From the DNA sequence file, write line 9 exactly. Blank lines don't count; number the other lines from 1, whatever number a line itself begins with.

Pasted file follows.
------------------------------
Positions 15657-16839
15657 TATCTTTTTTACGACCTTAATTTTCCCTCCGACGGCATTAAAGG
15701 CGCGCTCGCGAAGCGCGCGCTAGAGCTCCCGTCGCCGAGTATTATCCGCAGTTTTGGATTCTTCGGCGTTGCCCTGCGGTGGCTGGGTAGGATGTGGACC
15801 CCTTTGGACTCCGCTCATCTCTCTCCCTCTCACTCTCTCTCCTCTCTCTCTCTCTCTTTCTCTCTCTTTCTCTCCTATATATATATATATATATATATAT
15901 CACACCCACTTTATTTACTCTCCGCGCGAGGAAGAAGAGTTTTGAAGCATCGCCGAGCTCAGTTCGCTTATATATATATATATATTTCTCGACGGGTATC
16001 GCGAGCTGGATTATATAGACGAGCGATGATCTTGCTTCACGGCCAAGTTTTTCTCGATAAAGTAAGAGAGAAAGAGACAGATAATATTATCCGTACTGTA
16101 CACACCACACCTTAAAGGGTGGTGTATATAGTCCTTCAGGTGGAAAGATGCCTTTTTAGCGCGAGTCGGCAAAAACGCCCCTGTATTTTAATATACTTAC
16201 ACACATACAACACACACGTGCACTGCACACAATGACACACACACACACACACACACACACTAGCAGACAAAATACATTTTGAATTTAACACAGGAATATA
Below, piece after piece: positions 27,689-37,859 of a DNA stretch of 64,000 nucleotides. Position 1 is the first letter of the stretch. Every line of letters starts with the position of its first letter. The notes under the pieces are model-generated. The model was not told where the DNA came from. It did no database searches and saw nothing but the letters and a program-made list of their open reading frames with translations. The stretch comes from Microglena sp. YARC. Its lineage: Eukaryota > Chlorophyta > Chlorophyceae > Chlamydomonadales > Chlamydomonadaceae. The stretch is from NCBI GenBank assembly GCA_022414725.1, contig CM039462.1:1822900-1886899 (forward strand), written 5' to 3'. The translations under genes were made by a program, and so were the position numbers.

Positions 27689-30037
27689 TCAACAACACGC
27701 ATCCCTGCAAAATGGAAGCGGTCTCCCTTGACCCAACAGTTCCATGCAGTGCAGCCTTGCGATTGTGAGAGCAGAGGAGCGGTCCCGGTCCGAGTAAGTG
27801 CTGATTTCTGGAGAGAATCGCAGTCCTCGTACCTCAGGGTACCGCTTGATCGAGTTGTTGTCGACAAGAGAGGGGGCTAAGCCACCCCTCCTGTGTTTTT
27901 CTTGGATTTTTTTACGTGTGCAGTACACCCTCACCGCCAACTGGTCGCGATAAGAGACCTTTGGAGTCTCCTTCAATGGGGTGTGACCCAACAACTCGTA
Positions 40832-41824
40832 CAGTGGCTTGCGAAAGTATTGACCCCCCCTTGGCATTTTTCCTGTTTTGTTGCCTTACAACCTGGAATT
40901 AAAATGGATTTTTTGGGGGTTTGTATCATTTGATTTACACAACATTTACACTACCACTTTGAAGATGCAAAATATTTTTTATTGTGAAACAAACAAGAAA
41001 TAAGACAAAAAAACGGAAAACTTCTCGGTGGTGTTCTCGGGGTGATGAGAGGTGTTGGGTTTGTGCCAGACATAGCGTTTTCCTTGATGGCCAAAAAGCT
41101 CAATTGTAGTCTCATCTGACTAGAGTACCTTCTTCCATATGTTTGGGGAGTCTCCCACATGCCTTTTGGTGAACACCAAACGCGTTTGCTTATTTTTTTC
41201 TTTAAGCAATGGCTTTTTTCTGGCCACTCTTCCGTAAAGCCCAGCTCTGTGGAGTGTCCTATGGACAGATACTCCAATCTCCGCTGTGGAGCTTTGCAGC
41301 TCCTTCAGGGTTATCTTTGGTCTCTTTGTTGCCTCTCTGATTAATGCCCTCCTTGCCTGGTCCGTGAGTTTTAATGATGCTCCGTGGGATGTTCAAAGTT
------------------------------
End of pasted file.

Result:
Below, piece after piece: positions 27,689-37,859 of a DNA stretch of 64,000 nucleotides. Position 1 is the first letter of the stretch. Every line of letters starts with the position of its first letter. The notes under the pieces are model-generated. The model was not told where the DNA came from. It did no database searches and saw nothing but the letters and a program-made list of their open reading frames with translations. The stretch comes from Microglena sp. YARC. Its lineage: Eukaryota > Chlorophyta > Chlorophyceae > Chlamydomonadales > Chlamydomonadaceae. The stretch is from NCBI GenBank assembly GCA_022414725.1, contig CM039462.1:1822900-1886899 (forward strand), written 5' to 3'. The translations under genes were made by a program, and so were the position numbers.